Explanation of the symbols used in this edition in recording various readings.

As a general rule, wherever the text (that of W. Dindorf's fourth Edition, as revised by Blass in 1889) agrees with that of the Zurich editors, I have not thought it necessary to notice any variations in the MSS. Where Dindorf differs from the Zurich editors, the difference is in most cases due to the greater weight given by the latter to the readings of the Paris MS S.

Z stands for the Zürích text of Demosthenes as printed by J. G. Barter and H Sauppe in their excellent edition of the Oratores Attici, in one volume (1850).

‘Bekker st.’ is Bekker's stereotyped edition published at Leipzig in 1854. The readings adopted in his Berlin ed. 1824 have been occasionally recorded. When Dindorf differs from the Zurich editors, he generally agrees with Bekker. When a note begins with Bekk., it is meant that Dindorf's text is supported by Bekker's Berlin and Leipzig editions: then, after a slight space, follows the reading of the Zurich editors (Z) with the MSS supporting it, introduced by the word cum.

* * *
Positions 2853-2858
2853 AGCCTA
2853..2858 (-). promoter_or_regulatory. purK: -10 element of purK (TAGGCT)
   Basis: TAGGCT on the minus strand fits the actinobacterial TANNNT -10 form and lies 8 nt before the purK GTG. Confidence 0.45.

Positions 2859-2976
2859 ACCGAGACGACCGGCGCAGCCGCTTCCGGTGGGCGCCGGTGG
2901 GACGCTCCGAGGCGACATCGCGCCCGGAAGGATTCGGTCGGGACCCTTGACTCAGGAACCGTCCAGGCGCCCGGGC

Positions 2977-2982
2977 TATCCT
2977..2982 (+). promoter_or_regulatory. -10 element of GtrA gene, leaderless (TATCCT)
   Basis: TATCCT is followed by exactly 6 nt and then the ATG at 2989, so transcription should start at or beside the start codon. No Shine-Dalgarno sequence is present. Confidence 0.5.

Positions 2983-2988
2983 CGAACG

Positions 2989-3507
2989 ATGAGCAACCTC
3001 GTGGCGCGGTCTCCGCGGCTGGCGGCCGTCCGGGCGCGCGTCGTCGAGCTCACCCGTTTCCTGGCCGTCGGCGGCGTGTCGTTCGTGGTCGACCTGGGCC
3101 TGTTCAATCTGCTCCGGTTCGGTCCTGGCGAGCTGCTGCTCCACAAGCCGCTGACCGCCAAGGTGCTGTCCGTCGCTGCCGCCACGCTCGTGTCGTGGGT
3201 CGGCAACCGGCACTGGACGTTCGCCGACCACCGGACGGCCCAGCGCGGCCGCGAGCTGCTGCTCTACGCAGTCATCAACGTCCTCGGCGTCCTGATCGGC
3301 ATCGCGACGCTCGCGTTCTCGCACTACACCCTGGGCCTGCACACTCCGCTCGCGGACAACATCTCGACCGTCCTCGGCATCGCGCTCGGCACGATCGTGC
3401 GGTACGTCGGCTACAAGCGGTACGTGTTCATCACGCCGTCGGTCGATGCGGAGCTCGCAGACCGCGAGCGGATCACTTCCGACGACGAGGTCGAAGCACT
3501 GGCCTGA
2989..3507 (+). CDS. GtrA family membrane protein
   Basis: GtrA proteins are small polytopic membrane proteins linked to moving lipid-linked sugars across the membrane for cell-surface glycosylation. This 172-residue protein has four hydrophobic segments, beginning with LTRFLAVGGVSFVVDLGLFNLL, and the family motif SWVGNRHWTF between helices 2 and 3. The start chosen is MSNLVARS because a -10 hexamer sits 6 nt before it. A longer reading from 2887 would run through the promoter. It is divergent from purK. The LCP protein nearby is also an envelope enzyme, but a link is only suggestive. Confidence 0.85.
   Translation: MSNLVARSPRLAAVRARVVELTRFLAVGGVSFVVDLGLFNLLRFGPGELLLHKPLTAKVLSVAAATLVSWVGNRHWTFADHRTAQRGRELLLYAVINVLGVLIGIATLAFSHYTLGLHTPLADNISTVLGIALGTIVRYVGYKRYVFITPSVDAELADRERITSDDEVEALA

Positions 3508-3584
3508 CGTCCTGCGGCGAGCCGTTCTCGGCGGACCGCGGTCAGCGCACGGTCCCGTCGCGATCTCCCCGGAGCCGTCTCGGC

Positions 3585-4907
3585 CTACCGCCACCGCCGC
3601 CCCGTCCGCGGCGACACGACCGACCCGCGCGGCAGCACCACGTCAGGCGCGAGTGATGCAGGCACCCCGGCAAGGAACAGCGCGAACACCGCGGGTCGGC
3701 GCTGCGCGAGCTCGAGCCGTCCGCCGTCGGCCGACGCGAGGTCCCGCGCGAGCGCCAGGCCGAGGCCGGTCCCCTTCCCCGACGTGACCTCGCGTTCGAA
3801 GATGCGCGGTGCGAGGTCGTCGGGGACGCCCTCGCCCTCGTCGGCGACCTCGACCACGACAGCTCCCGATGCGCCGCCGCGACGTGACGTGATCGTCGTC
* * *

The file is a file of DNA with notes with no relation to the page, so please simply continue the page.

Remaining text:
The MSS thus quoted by the Zurich editors are as follows:

S (or Σ) in the Bibliothèque Nationale, Paris (No. 2934), on parchment; of century X. This is admitted on all hands to be the best MS, and its readings are very often accepted by Bekker and still more frequently by the Zürich editors. (For a protest against excessive deference to its authority, see the Preface of Mr Shilleto's fourth edition of the De falsa legatione, pp. vii, viii, xiv.) It was published in facsimile in 1893, Paris (Leroux).

F. Codex Marcianus (No. 416), in the Library of St Mark's, Venice, on parchment; of century XI. The best MS of the second group or family (Dindorf), but closely followed by the Codex Bavaricus (B).

Q (or Φ). In the same Library (No. 418), on parchment; of century XI.

r. In the Bibliothèque Nationale, Paris (No. 2936), on parchment forma maxima; of century XIII.

A (or A{1}). Augustanus primus, formerly at Augsburg (Augusta Vindelicorum), now at Munich (No. 485), on parchment, paene quadratus; of century XI (according to Dindorf), or XII (according to the Zürich editors).

B. Bavaricus, now at Munich (No. 85), on cotton-paper (‘bombycinus’), forma maxima; of century XIII

γρ. A contraction for γράφεται, used in the MSS themselves to introduce the marginal citation of a various reading.

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